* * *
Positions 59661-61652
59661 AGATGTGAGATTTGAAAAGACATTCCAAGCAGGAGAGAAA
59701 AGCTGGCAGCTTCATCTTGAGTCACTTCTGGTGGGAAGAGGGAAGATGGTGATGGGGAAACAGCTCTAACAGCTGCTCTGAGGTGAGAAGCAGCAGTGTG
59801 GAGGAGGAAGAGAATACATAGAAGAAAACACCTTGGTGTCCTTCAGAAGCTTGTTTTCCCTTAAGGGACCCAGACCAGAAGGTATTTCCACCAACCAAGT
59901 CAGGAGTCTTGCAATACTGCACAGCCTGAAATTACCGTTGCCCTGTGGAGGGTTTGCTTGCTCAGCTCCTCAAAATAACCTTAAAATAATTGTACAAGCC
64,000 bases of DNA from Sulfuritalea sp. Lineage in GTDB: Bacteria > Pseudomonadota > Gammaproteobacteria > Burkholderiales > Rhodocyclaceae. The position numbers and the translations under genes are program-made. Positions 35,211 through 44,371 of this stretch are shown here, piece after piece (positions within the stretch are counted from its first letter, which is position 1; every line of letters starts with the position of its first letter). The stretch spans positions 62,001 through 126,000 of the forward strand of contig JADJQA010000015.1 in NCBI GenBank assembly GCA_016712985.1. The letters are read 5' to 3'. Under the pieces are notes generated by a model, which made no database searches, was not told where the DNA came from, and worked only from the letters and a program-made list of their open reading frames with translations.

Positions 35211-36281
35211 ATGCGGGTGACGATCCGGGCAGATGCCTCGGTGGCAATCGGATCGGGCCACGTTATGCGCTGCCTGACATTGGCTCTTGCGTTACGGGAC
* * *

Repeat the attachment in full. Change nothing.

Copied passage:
Positions 59661-61652
59661 AGATGTGAGATTTGAAAAGACATTCCAAGCAGGAGAGAAA
59701 AGCTGGCAGCTTCATCTTGAGTCACTTCTGGTGGGAAGAGGGAAGATGGTGATGGGGAAACAGCTCTAACAGCTGCTCTGAGGTGAGAAGCAGCAGTGTG
59801 GAGGAGGAAGAGAATACATAGAAGAAAACACCTTGGTGTCCTTCAGAAGCTTGTTTTCCCTTAAGGGACCCAGACCAGAAGGTATTTCCACCAACCAAGT
59901 CAGGAGTCTTGCAATACTGCACAGCCTGAAATTACCGTTGCCCTGTGGAGGGTTTGCTTGCTCAGCTCCTCAAAATAACCTTAAAATAATTGTACAAGCC
64,000 bases of DNA from Sulfuritalea sp. Lineage in GTDB: Bacteria > Pseudomonadota > Gammaproteobacteria > Burkholderiales > Rhodocyclaceae. The position numbers and the translations under genes are program-made. Positions 35,211 through 44,371 of this stretch are shown here, piece after piece (positions within the stretch are counted from its first letter, which is position 1; every line of letters starts with the position of its first letter). The stretch spans positions 62,001 through 126,000 of the forward strand of contig JADJQA010000015.1 in NCBI GenBank assembly GCA_016712985.1. The letters are read 5' to 3'. Under the pieces are notes generated by a model, which made no database searches, was not told where the DNA came from, and worked only from the letters and a program-made list of their open reading frames with translations.

Positions 35211-36281
35211 ATGCGGGTGACGATCCGGGCAGATGCCTCGGTGGCAATCGGATCGGGCCACGTTATGCGCTGCCTGACATTGGCTCTTGCGTTACGGGAC